University of Miami Law Review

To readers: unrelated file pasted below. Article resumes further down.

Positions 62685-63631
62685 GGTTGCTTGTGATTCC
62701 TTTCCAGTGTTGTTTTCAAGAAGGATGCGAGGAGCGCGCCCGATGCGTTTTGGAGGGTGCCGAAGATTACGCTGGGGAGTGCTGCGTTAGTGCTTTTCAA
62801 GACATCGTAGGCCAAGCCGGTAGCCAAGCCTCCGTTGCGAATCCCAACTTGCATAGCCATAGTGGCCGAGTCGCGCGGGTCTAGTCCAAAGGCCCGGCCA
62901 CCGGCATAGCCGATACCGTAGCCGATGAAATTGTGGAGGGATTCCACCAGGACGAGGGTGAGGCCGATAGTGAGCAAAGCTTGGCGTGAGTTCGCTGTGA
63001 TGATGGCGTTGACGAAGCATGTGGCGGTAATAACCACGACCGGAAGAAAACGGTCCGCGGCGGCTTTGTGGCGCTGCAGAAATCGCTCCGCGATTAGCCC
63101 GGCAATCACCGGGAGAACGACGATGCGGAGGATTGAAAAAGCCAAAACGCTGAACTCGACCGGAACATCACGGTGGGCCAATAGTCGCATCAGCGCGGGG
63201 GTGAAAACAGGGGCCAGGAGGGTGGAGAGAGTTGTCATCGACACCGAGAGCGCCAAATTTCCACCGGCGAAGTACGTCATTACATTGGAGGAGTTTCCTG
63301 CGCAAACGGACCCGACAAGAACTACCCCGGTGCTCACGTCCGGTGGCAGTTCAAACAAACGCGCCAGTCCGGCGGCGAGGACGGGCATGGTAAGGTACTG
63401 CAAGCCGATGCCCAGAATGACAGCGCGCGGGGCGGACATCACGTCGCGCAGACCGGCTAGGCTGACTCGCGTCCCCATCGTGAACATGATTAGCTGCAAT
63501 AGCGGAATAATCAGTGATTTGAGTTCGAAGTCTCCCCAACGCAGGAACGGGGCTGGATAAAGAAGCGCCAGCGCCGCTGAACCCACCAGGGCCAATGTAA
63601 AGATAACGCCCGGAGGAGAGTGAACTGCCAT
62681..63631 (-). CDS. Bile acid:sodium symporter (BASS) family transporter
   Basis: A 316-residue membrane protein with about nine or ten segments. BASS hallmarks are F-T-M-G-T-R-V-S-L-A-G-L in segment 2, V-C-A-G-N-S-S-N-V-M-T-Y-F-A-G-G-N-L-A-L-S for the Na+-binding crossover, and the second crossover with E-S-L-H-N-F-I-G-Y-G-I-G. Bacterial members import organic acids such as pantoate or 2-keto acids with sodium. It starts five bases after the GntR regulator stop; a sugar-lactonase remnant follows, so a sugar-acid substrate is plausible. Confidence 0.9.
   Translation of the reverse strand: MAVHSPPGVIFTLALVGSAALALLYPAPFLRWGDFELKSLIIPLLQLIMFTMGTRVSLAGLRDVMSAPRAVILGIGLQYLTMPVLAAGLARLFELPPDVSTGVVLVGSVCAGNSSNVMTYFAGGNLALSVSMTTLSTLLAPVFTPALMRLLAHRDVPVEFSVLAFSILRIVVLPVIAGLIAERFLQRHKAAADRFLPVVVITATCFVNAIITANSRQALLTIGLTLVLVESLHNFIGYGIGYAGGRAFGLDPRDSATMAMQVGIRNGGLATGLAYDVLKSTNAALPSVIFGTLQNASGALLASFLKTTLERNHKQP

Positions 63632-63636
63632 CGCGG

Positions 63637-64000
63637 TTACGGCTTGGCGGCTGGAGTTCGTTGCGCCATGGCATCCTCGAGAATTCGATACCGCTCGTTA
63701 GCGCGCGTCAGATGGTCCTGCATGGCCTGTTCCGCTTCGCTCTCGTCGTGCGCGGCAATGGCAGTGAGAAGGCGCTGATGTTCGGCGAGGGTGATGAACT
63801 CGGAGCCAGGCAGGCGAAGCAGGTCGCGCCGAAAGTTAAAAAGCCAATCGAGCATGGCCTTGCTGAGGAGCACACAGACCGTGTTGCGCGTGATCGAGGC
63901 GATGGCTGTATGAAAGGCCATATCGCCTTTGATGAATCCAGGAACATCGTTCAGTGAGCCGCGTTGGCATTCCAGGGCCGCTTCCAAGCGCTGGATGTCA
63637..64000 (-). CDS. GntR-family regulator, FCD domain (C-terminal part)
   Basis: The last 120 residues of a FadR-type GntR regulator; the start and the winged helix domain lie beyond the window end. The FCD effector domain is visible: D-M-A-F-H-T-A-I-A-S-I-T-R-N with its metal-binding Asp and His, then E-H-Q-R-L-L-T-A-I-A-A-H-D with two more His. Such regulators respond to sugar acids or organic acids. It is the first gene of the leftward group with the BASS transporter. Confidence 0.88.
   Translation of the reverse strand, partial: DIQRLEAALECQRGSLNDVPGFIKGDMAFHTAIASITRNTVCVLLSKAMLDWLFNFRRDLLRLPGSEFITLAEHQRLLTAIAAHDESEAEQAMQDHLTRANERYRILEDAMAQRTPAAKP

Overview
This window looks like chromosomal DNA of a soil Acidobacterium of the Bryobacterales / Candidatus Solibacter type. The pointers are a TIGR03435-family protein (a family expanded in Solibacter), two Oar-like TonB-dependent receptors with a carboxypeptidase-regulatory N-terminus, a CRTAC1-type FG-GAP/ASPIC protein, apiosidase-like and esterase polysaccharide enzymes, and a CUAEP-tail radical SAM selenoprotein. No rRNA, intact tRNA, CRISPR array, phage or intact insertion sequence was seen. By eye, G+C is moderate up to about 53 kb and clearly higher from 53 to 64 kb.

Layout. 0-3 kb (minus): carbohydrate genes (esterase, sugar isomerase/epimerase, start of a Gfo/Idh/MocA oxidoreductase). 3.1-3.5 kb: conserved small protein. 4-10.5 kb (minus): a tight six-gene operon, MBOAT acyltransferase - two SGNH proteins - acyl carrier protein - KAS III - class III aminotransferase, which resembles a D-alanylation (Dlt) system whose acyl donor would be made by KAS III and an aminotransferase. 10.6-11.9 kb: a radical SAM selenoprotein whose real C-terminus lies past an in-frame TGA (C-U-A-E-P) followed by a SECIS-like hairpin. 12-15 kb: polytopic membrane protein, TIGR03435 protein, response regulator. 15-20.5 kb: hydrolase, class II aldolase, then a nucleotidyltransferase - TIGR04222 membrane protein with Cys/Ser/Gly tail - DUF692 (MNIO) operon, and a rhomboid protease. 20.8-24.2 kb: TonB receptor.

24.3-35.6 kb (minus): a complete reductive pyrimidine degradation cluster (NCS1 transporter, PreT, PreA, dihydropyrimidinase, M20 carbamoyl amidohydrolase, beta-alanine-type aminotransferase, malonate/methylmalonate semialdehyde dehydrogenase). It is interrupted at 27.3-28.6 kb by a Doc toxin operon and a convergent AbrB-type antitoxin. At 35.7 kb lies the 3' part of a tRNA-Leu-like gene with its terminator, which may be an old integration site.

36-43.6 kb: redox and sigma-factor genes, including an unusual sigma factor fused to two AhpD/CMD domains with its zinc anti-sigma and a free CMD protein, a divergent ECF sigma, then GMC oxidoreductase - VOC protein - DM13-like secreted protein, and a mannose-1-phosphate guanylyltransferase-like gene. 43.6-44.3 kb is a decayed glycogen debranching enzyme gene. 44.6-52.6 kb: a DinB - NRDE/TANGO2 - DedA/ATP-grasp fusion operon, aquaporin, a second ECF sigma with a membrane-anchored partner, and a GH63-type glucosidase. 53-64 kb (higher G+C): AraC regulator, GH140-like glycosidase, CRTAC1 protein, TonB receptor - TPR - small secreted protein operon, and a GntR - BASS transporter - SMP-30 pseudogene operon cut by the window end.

Because Miami-Dade County is “ground zero” for such climate effects as sea-level rise and increasingly hazardous, climate-driven Atlantic hurricanes, the coral rock ridge that runs along the Eastern coast of South Florida is a prime target for redevelopment and “climate” gentrification. Through a community and movement lawyering for environmental justice approach, we partnered with local community organizations to contribute to the ongoing work of community-driven equitable development. In partnership, we developed an environmental public health study to understand and document the public health effects on disadvantaged communities in Miami-Dade County from forced intra-urban displacement due to redevelopment that is being influenced by elevation concerns. We disseminated an online survey to examine environmental hazards, housing conditions, threat of displacement, and current mental and physical health status. We collected seventy-four responses between August 2021 and August 2022. The Qualtrics survey consisted of twenty-five questions to determine the breadth and extent of mental and physical health impacts due to threats of forced displacement related to redevelopment along the coral rock ridge. We assessed movement into and out of areas of gentrification in Miami-Dade County and any correlations with health impacts and forced displacement due to environmental housing conditions and redevelopment in these areas. Migration patterns by zip code and elevation were analyzed using data obtained from the U.S. Census Bureau and served to supplement and cross-validate geographical data and existing literature that showed a pattern of migration and movement in line with climate gentrification. This work was used to develop and support policies with the potential to slow down the rapid gentrification along the rock ridge and mitigate the process of forced displacement occurring amongst the environmental justice communities living there.